Floors need to be buffed between coats, but once it’s all finished, you’ll have brand new looking floors for a quarter of the cost of laying new flooring. Tip: get a dustless sander to reduce airborne dust particles.

wood floor shining

Redo the Laundry Room

Laundry rooms have been getting more attention these days, since it’s a room you use regularly. If you’re your machines are stuck in a dark, dirty basement, spending a few bucks to refresh the space can make this everyday chore much more enjoyable.

Main floor laundry has also gained in popularity, so if you have a mudroom, kitchen, or entryway with the space, moving them up a level from the basement can make life even easier. While the plumbing isn’t very difficult, running lines between floors may require the skills of a plumber.

Whether they move or stay put, there are some easy and cost-effective ways to spruce up the laundry room with an accent wall, fresh paint, or tile backsplash to give your laundry machines a new look.

Add some shelves and storage to hide away detergents and dryer sheets, and place a countertop over machines that are side by side, or create a small folding area next to stackable machines.

Plant a Perennial Garden

It’s easy to get lost in winter projects that focus on the interior of your home, but once spring comes around, households spend a lot more time outdoors. A new 10x10 deck will cost around $2000, but if you put half of that amount towards upgrading your garden, you can have a gorgeous space in no time.

The best way to keep under budget for this project is to visit the garden center at different times of the year. You won’t find deals on plants that are in season; for instance, springtime bulbs won’t be on sale until the summer or fall, but certain trees or other perennials might be on sale in April.

Common annuals bloom aplenty come June, and while you might want to get a few for some quick color, remember that garden centers drastically drop their prices a couple weeks later on staples like geraniums, petunias, and daisies.

Annuals only last one season, so spend more of your budget on native perennial plants that will draw in pollinators, and comeback every year. They’ll also need less overall maintenance once established, making them a better budget choice.

Most garden center associates will be happy to help you find native perennial flowers, as well as trees, shrubs, and edible plants. $1000 can go a long way towards creating a lifelong garden that will bring color, shade, and food, each and every year.

bright orange and yellow flowers

Paint the Whole House

Is your house painted the same drab "builder's beige" that so many homes were outfitted with? If so, give your whole house a much needed refresh with a crisp, new color.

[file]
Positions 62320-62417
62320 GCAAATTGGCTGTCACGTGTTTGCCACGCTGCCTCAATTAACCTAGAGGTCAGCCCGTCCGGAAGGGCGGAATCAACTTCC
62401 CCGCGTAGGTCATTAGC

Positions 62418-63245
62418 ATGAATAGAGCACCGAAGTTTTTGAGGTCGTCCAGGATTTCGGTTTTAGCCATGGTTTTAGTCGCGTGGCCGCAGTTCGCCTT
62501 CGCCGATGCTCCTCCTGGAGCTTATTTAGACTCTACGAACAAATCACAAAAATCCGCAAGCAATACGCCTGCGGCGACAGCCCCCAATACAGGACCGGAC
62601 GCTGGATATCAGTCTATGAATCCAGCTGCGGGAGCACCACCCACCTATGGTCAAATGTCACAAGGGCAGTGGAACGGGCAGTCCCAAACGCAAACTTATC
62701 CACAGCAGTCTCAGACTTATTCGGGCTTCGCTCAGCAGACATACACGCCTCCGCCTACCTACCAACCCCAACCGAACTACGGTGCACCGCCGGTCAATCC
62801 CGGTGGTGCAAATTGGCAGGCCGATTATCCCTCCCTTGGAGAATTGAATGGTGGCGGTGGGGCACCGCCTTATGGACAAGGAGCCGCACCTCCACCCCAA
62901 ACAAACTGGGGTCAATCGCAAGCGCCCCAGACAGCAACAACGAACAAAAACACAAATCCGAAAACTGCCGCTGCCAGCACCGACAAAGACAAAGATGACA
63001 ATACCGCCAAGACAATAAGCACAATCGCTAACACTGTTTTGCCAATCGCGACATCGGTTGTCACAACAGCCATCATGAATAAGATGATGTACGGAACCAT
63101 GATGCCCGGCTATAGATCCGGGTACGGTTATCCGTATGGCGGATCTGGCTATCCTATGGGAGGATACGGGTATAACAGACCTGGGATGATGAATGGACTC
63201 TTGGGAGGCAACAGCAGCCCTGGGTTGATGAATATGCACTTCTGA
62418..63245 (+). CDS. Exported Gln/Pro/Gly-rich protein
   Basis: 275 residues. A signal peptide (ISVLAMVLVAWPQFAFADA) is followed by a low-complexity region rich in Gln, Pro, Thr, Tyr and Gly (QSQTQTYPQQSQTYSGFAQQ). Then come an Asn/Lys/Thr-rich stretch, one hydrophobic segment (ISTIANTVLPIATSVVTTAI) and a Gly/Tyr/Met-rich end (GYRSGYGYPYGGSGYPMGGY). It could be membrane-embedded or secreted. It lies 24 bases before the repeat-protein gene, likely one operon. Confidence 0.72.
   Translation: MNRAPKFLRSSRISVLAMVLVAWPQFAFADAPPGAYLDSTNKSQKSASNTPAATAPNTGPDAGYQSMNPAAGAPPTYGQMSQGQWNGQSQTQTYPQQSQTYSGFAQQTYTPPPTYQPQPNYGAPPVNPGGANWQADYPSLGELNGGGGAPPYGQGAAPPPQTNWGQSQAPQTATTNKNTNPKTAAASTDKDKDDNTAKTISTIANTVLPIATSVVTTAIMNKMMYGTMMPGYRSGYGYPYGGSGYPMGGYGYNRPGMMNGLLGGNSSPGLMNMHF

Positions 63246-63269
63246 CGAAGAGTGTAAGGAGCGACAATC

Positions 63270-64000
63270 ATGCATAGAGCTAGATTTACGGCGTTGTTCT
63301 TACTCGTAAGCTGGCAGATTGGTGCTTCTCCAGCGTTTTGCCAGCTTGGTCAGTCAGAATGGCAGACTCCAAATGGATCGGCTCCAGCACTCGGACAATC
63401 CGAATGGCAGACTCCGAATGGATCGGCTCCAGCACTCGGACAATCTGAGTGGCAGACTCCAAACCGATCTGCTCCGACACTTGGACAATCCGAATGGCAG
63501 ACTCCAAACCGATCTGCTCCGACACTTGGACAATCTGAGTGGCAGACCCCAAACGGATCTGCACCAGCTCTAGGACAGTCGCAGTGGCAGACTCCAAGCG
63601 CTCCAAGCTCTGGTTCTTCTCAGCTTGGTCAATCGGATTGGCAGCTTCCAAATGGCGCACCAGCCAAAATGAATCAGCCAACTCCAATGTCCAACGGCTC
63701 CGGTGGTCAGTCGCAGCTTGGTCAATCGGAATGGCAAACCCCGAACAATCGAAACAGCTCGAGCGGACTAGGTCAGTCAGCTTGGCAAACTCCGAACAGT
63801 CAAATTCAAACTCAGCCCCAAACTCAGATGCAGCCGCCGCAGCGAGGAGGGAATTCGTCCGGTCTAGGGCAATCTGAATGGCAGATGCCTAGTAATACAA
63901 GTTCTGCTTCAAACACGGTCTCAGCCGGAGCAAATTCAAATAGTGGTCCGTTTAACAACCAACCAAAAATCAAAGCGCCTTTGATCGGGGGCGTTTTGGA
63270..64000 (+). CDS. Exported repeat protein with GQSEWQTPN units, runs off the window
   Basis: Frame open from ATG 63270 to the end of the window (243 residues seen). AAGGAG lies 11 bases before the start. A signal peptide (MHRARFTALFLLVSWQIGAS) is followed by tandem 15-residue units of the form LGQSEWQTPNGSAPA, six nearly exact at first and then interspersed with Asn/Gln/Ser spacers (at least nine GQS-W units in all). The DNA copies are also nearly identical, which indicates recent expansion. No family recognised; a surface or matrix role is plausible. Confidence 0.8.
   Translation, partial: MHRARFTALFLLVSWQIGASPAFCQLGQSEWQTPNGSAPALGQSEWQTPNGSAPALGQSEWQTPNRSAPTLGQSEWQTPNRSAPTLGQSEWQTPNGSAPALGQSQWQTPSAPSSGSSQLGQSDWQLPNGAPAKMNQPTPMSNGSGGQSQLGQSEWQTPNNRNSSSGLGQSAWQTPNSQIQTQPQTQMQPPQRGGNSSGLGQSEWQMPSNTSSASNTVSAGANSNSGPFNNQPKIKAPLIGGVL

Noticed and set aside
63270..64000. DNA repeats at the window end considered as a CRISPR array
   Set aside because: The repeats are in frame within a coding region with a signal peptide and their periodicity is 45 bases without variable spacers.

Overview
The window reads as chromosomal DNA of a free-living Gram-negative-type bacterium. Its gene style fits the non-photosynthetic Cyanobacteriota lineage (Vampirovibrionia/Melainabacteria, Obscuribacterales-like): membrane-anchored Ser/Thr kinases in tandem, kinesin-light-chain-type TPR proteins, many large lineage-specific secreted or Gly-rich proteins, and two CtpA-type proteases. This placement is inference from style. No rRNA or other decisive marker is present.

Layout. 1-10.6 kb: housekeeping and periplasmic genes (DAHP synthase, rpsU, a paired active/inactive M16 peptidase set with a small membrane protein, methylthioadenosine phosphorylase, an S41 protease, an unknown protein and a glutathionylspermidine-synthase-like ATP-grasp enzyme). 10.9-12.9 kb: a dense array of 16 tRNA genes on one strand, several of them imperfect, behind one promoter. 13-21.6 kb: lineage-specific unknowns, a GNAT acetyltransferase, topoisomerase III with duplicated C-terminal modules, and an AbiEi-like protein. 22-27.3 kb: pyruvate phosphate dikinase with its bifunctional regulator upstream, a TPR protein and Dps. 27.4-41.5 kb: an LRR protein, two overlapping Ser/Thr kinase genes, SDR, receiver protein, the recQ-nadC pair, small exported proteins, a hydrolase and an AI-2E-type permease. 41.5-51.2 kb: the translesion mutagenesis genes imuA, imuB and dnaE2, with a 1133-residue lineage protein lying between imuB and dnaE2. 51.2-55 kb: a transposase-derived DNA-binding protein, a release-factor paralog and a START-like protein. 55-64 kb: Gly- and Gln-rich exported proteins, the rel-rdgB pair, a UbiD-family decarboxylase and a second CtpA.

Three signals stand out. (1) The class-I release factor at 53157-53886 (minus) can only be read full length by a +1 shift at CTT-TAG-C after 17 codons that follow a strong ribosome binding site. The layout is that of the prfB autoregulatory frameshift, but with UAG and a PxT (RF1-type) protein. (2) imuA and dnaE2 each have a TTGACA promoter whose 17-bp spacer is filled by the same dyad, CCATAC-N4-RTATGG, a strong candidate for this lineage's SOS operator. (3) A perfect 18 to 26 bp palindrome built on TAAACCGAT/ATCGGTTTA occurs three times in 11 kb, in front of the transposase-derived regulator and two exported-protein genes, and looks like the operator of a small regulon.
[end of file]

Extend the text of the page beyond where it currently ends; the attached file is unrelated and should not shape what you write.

If you do this job yourself, you can save a ton of money on labor and easily paint an entire 3-bedroom home for under a grand. The larger the square footage, the more paint you’ll have to buy, which will increase costs.

Not all paint is made the same, as well, and different brands will be more expensive than others. Depending on your budget, opt for the highest quality you can. It will be worth it in the end, as cheaper paint means more coats, sometimes offsetting the original savings in the first place.

A mid-range paint works just fine, and hardware stores will often have weekly deals on paint products. Buying in bulk can make sense, especially if you are using the same color for a few rooms. For example, a good quality one-gallon costs $50, but a five-gallon of the same brand costs $200.

You may not want to paint the whole house the same color (though it’s not a terrible idea), but a monochromatic color scheme is recommended for rooms that adjoin, like the dining and living room and any hallways.

Subtle changes in different levels work well, meaning you can grab a five-gallon bucket each for the basement, main floor, and second floor that will take care of the whole home for $600. $300 for primer and other supplies keeps this project under $1000.

Make Your Own Harvest Table

A beautiful table made of real wood is a great way to upgrade your dining room while bringing friends and family together. You won’t be able to find a quality hardwood table for under two grand, so making one yourself is a great project for the DIY woodworker.

The materials for this project are simple for a six-foot table: grab four 2x10x6 boards for the table top, four 2x4x6’s to make the frame, one 2x2x6 for extra bracing underneath, and one 4x4x10 post for the legs.

Use two of the 2x4x6 boards for the long part of the frame, and cut a third one in half for the shorter end of the frame. Nail or screw those pieces together. Use the other 2x4 for bracing between the longer pieces. Set the 2x10 boards on top of the frame, nailing into the spots where it meets the 2x4's.

2x2’s can be added along the ends to help brace and draw the 2x10’s into the frame. The 4x4 post can be cut into 30-inch lengths and screwed into the corners of the frame. All fasteners can be hidden by screwing underneath the boards, and use wood glue where any lumber meets up.

There are some cool ways to get the distressed look of reclaimed wood or barn boards if you are using new lumber. Essentially you want to beat it up to make it look old and give it character.

Whip chains against the wood, roll large screws along the grain to make divets, or even ding it gently with a hammer. A wire brush can also scuff it up nicely. Once you’re happy with it, choose a stain and polyurethane that fits your décor.

Remember that any money you spend on your home is likely to get you a return on value. Upgrading regularly means your house stays in good shape, and continues to gain in resale value.

If you are new to renovation projects, try out a simple one first, and get some experience. After a while, your confidence and skills will grow, as will your toolset. Get started with any of these home improvement projects you can DIY for under $1000.